Cat scratch fever in humans typically heals on its own over the course of 2 to 8 weeks. However, lymph node enlargement could continue for a while. People with weakened immune systems may face more serious infections, more complications, and longer recovery times.

How to avoid cat scratch fever

The best method to protect yourself and your pets from cat scratch fever is to regularly treat your cat for fleas and ticks. Cat scratches and bites with flea-contaminated claws and/or mouths are the main sources of cat scratch fever transmission. Flea control will significantly reduce both your and your cat’s risk of contracting cat scratch fever.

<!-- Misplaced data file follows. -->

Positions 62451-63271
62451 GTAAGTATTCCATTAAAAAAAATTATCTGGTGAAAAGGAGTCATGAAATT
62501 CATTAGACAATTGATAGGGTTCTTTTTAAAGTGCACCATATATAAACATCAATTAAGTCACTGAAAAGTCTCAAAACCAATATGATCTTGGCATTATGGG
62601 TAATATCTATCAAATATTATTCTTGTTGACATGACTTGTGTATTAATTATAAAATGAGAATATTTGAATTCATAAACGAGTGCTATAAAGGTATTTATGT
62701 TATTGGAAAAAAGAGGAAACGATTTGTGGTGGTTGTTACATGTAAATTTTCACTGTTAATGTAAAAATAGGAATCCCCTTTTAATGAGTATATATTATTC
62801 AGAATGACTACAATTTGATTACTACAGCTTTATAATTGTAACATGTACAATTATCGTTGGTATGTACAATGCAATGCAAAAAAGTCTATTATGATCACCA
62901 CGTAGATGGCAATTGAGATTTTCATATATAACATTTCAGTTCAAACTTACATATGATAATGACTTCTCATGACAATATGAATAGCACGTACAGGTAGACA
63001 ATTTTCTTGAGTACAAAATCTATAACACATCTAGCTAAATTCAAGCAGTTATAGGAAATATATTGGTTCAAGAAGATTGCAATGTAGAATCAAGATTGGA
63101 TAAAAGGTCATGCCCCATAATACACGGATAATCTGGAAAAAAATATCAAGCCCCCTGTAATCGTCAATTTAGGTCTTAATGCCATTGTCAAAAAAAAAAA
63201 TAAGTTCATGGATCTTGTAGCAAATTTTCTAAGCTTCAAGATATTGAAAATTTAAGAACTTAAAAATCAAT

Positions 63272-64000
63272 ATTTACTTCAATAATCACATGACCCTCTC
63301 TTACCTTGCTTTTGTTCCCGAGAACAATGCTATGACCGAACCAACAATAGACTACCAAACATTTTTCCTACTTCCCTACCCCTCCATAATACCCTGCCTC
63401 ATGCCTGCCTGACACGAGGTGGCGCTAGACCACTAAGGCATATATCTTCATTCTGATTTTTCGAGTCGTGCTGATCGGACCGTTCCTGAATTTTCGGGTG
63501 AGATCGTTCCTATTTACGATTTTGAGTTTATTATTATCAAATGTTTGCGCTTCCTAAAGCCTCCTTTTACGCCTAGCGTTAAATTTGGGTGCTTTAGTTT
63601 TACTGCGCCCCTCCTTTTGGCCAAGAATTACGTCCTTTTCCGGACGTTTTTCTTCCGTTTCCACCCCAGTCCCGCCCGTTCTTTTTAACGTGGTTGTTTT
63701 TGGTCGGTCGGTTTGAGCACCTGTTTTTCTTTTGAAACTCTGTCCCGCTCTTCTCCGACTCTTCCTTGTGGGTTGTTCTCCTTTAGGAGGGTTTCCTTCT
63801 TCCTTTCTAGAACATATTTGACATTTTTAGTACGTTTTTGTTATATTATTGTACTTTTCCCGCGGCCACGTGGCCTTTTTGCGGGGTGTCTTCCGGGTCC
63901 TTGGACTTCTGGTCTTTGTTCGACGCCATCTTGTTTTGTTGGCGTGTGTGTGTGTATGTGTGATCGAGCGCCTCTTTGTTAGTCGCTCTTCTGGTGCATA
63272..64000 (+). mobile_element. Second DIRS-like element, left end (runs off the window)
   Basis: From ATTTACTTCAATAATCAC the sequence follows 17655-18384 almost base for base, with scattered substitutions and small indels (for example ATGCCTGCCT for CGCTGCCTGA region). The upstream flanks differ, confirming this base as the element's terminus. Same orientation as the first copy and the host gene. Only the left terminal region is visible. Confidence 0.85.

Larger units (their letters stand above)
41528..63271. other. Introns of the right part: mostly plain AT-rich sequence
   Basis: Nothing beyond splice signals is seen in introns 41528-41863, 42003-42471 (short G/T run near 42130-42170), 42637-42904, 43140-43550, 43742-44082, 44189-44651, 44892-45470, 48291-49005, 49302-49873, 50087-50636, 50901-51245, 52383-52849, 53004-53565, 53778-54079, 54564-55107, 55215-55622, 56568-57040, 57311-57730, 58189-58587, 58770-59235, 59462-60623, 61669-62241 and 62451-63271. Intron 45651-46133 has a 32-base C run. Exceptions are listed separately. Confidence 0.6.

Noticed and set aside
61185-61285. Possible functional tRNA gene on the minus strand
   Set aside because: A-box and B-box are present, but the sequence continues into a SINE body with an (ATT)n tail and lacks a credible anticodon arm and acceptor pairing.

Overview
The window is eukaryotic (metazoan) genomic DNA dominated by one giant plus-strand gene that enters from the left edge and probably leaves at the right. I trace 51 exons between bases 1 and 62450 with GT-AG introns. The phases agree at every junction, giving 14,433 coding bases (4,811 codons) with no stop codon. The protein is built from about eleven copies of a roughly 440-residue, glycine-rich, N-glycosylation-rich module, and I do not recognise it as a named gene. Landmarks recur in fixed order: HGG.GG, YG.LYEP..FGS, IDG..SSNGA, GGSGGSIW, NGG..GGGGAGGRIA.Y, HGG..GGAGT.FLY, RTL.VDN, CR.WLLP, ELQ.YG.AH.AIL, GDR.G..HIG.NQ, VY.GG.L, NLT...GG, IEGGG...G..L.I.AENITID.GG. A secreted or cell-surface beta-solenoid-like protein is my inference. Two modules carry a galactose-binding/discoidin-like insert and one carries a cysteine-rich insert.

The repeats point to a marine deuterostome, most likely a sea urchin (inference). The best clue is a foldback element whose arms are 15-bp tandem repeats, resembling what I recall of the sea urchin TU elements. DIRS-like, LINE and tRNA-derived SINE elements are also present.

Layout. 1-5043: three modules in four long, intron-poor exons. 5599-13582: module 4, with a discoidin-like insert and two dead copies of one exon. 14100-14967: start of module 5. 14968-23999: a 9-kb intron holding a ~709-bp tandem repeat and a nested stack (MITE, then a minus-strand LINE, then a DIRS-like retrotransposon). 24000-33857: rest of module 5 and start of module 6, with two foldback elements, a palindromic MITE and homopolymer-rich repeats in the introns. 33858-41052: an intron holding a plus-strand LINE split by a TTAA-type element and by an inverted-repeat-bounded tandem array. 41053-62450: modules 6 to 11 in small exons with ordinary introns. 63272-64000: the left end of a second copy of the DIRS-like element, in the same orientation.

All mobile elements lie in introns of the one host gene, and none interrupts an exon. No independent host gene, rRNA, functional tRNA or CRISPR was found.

If a cat bites or scratches you, it’s crucial to wash the wound well with soap and water. Numerous additional bacterial species can live in a cat’s mouth or claws even if it does not have cat scratch fever.

It should be possible for anyone to own a pet cat even if they are immunocompromised due to cancer, HIV, or other immune system illnesses. You can avoid cat scratch fever by taking these easy precautions:

All year long, administer routine flea and tick prophylaxis to all household dogs.

Don’t allow cats to go outside because doing so exposes them to more fleas and the bacterium Bartonella henselae.

In order to reduce your risk of getting bitten or scratched by your cat, try to avoid encouraging physical play.

If your cat does bite or scratch you, make sure to carefully treat the wound with soap and water.

Keep your cat’s claws clipped so that they won’t damage your skin if they scratch you.